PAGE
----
As I write this my arms and face are flush with sunburn from yesterday’s 80 degree day (which I couldn’t help but spend entirely outdoors) and a storm is raging outside my windows threatening 1-3 inches of snow in some areas tonight. Such is springtime in Pennsylvania; we humans have learned to deal with it. But the plants… all the tender spring blooms that just opened up in the warm sunshine of yesterday, the cherry blossoms, the trillium, the bloodroot, I fear frost damage will wreck these happy signs of spring. So today I ran around and photographed what I could, in case there are not there when I wake up tomorrow.
One plant in particular caught my eye: Claytonia virginica – the Virginia Spring Beauty. Such a small little thing, it is truly a wildflower. Once you notice it, you begin to notice it everywhere: growing along the banks of a wetland, popping up among the blades of grass in a lawn, in between fern fronds in a woodland… it is really a versatile flower. It is so ubiquitous throughout its range that it was readily used by the people who lived there for a whole manner of things. Perhaps the most telling use comes from a look at the Spring Beauty’s nickname: “fairy spud.” It’s basically a native wild potato, albeit a small one. It was readily collected by the Algonquin people to be roasted or boiled as a food supply in the spring and modern wild food foragers swear by the sweet chestnut-like tuber.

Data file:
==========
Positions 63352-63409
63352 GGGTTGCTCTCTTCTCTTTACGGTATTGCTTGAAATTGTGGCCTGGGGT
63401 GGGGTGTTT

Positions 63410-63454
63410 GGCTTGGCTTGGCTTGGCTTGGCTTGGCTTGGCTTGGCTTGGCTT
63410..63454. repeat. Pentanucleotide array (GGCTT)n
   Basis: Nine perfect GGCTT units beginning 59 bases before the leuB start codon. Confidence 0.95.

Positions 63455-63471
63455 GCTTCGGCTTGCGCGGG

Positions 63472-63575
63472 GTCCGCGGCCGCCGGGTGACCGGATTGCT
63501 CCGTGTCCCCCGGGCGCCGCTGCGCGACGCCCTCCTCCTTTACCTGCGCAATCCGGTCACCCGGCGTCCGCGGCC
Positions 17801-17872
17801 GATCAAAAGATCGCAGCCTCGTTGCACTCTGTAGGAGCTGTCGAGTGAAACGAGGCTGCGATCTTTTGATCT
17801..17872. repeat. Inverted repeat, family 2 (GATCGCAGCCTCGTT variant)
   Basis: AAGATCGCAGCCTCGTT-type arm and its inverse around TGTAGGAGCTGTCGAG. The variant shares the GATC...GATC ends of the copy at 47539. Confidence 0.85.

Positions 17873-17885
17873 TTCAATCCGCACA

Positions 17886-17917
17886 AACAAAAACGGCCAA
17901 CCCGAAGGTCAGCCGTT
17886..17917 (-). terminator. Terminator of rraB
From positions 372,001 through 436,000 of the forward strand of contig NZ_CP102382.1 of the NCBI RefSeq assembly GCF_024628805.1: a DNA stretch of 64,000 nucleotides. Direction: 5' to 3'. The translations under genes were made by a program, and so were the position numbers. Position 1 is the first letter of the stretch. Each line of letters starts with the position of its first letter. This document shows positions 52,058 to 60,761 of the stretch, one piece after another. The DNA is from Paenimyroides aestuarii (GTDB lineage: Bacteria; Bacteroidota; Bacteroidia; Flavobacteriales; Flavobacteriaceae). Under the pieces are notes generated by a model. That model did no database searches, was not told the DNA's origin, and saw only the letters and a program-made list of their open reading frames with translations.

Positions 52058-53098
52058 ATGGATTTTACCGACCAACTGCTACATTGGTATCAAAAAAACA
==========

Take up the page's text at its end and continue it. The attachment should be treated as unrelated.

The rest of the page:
However the described medical uses are intriguing. Some recommend grinding the root (which I assume is the tuber) into a powder and administering it to children with convulsions. Other applications include making an infusion from the stems to treat dandruff and make hair shiny as well as using the sap as an eye wash and brightener. All pretty reasonable stuff.
Then we get into the weird reproductive remedies. There seem to be two different uses of Spring Beauty regarding reproduction. The first (and less prevalent) use was described by Erna Gunther in 1973 in which it is documented that Quinalt women chew the plant so that the “baby will be soft when born” (Gunther 1973:29). Whatever that means. The second (and oft repeated) use is as a permanent contraceptive. The Iroquois people mixed the root of the Trout Lily with the Spring Beauty and ingested them as a contraceptive. But this remedy was all or nothing, as doing so would ensure that the girl “would never have children.”